Monday, August 16, 2010

To Live is Christ — knowing Who He is

Last year I found a book in the library in which the author personified character traits. For instance, envy, or slander, or grace, or integrity were described as persons. A few of these descriptions were so powerful that I felt like the personified trait was alive with two legs, standing in the room and looking at me.

I get a similar feeling when I read these verses from the New Testament, only they are not about an abstract emotion or quality, but a concrete person, one who is alive and actually is in this room beside me. These words describe how God personified Himself — in a man, in Jesus Christ. 

He is the image of the invisible God, the firstborn over all creation. For by Him all things were created that are in heaven and that are on earth, visible and invisible, whether thrones or dominions or principalities or powers. All things were created through Him and for Him. And He is before all things, and in Him all things consist. And He is the head of the body, the church, who is the beginning, the firstborn from the dead, that in all things He may have the preeminence. For it pleased the Father that in Him all the fullness should dwell. (Colossians 1:15–19)
This passage says far more about Jesus, but the first and the last lines declare that this man is like no other man. He is God’s fullness in human form, fully man and fully God.

Our pastor talked about eternal life Sunday morning. He quoted a few prominent spiritual leaders whose ideas about eternity are far different from what the Bible describes. He also talked about God being invisible, eternal, immortal, far beyond the comprehension of human beings. Our finite minds cannot grasp the reality of God. He is so much more than we are or can imagine.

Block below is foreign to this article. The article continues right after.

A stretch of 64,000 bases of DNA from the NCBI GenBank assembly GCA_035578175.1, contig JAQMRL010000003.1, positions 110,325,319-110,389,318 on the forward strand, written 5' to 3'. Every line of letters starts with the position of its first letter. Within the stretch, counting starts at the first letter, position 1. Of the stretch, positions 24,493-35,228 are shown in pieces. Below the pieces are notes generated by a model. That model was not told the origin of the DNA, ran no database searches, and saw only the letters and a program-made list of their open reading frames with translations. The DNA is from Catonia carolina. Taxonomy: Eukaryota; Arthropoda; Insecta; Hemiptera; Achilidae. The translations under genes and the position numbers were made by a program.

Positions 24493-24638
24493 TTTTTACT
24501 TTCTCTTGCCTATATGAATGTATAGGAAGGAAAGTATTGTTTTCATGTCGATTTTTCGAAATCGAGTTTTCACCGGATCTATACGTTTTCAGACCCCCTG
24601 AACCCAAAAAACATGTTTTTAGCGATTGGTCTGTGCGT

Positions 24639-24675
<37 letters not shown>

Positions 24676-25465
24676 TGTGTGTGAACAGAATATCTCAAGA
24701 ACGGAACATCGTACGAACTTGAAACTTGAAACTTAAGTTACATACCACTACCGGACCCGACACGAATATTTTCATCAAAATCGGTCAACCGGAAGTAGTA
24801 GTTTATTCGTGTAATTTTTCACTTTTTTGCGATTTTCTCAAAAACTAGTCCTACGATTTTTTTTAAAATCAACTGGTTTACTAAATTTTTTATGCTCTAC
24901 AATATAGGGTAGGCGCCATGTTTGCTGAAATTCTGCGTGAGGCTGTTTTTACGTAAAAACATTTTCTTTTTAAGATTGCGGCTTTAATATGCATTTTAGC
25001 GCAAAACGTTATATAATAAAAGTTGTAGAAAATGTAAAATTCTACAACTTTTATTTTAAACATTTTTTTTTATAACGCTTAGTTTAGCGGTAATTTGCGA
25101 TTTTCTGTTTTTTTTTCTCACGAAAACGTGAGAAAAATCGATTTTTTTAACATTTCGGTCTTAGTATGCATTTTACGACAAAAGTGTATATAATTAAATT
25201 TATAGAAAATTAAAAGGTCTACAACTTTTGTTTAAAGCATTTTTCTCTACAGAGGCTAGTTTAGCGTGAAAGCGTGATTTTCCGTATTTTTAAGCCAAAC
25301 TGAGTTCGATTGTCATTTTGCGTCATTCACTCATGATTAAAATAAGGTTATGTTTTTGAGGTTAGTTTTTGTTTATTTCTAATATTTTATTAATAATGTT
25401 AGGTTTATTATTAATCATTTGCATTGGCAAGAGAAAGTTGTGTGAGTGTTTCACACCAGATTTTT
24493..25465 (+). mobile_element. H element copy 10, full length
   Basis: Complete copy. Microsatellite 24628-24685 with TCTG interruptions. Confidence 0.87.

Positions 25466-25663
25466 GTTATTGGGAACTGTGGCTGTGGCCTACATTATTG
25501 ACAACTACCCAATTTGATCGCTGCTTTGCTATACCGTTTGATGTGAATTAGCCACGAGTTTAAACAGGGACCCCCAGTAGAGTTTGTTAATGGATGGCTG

Although Jesus came to save us from our sin, He also came to reveal this high and holy God to us. God could have chosen visions, dreams, maybe even a You-tube video, but He had a better idea. He pulled on human flesh like we might pull on a pair of trousers, became a man, and walked among us so we could see and touch Him.

But we didn’t get it, at least not at first. John 1:11 says, “He came to His own, and His own did not receive Him.” Those who saw Him thought He was a mad man, even a blasphemer because of His claims.

The miracles were not enough. Not many were convinced when He rose from the dead. They thought it was not true because, in their minds, God was not powerful enough to do that, nor would He humble Himself to become a man.  They claimed to be religious yet they rejected this One who came in all the fullness of God and revealed His perfections. Why were they so blind?

Jesus knew their hearts. Spiritual blindness was part of their problem but the root of their inability to see God standing before them in the person of Christ was more about their sin than any other reason. Jesus said, 

He who believes in Him is not condemned; but he who does not believe is condemned already, because he has not believed in the name of the only begotten Son of God. And this is the condemnation, that the light has come into the world, and men loved darkness rather than light, because their deeds were evil. For everyone practicing evil hates the light and does not come to the light, lest his deeds should be exposed. (John 3:18–20)
In other words, sin was more important than even acknowledging that God was in their midst, never mind putting their lives in His hands by faith. For that reason, Jesus said to them, “Therefore I said to you that you will die in your sins; for if you do not believe that I am He, you will die in your sins.” (John 8:24)

Today is no different. People will believe that Jesus was a good man, or a prophet, or a great teacher. However, the line is drawn at the Bible’s declaration that He is the image of the invisible God and that in Him dwells all the fullness of God. They might say that is too great a stretch for them to believe, but as Jesus said, this is not the real issue. Apart from grace, we human beings simply love our darkness and do not want Jesus to expose (or forgive) our sins.

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